Butyl acetate, ethyl acetate, nitrocellulose, acetyl tributyl-citrate, adipic acid/neopentyl glycol/trimellitic anhydride copolymer, isopropyl alcohol, stearalkonium bentonite, acrylates copolymer, styrene/acrylates copolymer, benzophenone-1, May contain (+/-): Titanium dioxide, Iron oxides, Ferric ferrocyanide, Mica, Carmine, Argan oil. 

BUTTER London Nail Polish Ingredients $14
Ethyl Acetate Butyl Acetate Isopropyl Alcohol Nitrocellulose Adipic Acid Neopentyl Glycol Trimellitic Anhydride Copolymer Trimethyl Pentanyl Disobutyrate Triphenyl Phosphate Stearalkonium Hectorite Diacetone Alcohol Citric Acid Dimethicone Benzophenone-1.

Zoya Nail Polish Ingredients $8:

Butyl acetate, propyl acetate, ethyl acetate, nitrocellulose, isopropyl alcohol, polyester resin, camphor, steralkonium hectorite, benzo-phenone 1, titanium dioxide. May contain D&C red #6, iron oxide, ferric ammonium, ferrocyanide red #7.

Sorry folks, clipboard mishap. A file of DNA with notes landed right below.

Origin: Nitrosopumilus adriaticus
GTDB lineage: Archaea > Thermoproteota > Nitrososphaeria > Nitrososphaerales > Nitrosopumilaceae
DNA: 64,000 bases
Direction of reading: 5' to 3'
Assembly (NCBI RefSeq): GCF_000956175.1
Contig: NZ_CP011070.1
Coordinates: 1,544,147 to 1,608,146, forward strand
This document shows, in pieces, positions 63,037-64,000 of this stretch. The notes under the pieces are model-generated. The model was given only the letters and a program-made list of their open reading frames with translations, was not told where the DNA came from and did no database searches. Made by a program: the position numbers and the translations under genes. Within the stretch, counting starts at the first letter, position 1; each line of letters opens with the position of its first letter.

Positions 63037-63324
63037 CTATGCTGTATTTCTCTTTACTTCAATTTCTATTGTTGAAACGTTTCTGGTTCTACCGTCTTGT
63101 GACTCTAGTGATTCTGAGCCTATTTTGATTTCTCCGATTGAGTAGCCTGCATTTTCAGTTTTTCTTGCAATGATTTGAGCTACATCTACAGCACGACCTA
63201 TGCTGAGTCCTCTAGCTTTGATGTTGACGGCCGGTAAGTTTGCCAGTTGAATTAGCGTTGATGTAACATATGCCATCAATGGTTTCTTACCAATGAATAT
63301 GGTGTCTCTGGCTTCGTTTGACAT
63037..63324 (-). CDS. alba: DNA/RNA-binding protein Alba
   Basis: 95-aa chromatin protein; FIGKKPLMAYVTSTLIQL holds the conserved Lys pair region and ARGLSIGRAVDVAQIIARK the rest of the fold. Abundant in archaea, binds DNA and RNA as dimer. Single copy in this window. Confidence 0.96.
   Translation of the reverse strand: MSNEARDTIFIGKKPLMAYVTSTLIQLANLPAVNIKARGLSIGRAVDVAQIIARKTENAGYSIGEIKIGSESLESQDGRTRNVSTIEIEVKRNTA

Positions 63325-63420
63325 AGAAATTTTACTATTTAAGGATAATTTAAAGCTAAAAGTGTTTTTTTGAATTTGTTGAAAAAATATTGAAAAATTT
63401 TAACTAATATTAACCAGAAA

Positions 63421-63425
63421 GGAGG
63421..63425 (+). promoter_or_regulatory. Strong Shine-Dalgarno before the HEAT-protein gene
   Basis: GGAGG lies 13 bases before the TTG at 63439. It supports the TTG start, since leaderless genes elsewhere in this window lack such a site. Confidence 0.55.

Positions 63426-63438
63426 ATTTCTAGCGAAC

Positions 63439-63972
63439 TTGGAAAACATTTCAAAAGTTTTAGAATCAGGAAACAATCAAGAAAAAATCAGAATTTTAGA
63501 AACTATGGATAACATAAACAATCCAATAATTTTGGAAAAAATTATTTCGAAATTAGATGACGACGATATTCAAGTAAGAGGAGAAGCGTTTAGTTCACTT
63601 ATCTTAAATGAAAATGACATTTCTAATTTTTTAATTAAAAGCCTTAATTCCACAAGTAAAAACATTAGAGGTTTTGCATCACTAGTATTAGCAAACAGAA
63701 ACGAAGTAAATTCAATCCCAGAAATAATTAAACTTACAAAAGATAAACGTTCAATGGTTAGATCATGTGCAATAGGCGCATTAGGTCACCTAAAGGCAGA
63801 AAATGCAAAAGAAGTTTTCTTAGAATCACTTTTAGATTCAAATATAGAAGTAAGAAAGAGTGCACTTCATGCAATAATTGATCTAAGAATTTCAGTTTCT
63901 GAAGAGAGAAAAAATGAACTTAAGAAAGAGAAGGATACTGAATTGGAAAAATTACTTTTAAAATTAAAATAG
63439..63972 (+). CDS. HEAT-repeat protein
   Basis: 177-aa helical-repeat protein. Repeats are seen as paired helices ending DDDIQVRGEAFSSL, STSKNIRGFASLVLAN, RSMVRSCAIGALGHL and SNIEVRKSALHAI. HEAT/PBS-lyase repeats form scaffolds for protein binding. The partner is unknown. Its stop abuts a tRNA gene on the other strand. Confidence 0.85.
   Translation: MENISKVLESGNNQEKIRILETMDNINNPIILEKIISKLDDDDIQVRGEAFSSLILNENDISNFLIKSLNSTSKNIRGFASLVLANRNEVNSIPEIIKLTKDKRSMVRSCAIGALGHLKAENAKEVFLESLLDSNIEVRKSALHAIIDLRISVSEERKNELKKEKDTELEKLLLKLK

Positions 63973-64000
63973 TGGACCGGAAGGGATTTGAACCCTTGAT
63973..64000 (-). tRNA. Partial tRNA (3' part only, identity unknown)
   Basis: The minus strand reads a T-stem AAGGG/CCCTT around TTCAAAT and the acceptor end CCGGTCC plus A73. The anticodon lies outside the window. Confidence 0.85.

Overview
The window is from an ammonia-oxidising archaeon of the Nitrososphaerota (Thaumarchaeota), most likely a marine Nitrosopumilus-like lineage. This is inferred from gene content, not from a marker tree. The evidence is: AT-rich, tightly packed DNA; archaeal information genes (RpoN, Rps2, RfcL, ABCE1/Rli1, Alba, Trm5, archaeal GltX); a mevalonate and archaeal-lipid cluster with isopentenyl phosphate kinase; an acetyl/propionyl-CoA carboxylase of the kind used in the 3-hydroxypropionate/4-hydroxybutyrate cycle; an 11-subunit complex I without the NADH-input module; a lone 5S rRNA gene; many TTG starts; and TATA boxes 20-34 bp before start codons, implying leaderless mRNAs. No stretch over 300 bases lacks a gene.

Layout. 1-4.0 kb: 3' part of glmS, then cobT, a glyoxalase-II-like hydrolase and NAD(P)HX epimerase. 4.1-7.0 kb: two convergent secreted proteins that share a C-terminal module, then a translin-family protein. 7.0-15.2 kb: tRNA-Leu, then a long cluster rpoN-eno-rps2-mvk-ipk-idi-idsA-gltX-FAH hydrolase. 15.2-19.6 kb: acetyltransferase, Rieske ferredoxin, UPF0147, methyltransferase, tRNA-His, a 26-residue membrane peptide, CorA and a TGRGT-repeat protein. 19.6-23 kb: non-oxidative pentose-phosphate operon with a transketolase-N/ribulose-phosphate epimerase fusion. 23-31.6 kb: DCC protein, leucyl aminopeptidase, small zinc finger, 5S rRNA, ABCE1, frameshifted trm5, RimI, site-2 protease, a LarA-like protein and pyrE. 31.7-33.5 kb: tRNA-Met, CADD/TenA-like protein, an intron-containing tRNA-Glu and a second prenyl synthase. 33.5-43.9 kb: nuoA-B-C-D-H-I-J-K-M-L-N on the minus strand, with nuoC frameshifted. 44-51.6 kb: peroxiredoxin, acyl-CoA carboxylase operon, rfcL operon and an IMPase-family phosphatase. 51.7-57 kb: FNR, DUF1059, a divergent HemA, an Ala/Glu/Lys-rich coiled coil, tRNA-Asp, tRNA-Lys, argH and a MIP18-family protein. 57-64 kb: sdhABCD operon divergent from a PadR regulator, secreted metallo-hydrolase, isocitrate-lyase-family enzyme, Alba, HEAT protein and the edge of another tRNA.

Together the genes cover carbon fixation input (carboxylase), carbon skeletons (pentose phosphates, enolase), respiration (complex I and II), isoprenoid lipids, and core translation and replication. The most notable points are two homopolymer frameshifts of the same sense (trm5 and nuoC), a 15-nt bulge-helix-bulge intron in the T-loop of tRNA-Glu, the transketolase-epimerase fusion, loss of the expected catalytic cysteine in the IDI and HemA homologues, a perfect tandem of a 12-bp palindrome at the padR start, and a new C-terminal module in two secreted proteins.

Sheswai Nail Polish Ingredients $16:

Ethyl Acetate, Butyl Acetate, Nitrocellulose, Polyester Resin, Acetyl Tributyl Citrate, Isopropyl Alcohol, Stearalkonium Hectorite, Camphor, Benzoioxide MAY CONTAIN: D&C Red #6 Barium Lake D&C Red #7 Calcium Lake D&C Red #34 Calcium Lake FD&C Yellow #5 Aluminum Lake D&C Yellow #10 Aluminum Lake FD&C Blue #1 Aluminum Lake Ferric Ammonium Ferrocyanide Red Iron Oxide Black Iron Oxide Guanine Bismuth Oxychloride Mica D&C Violet #2 D&C Red #17 D&C Red #33 D&C Yellow #11 FD&C Blue #1 FD&C Green #3 D&C Green #6 D&C Yellow #10 Polyethylene Terephthalate Calcium Sodium Borosilicate (and) Tin Oxides Silica (and) Aluminum Powder (and) Iron Oxides Aluminum Powder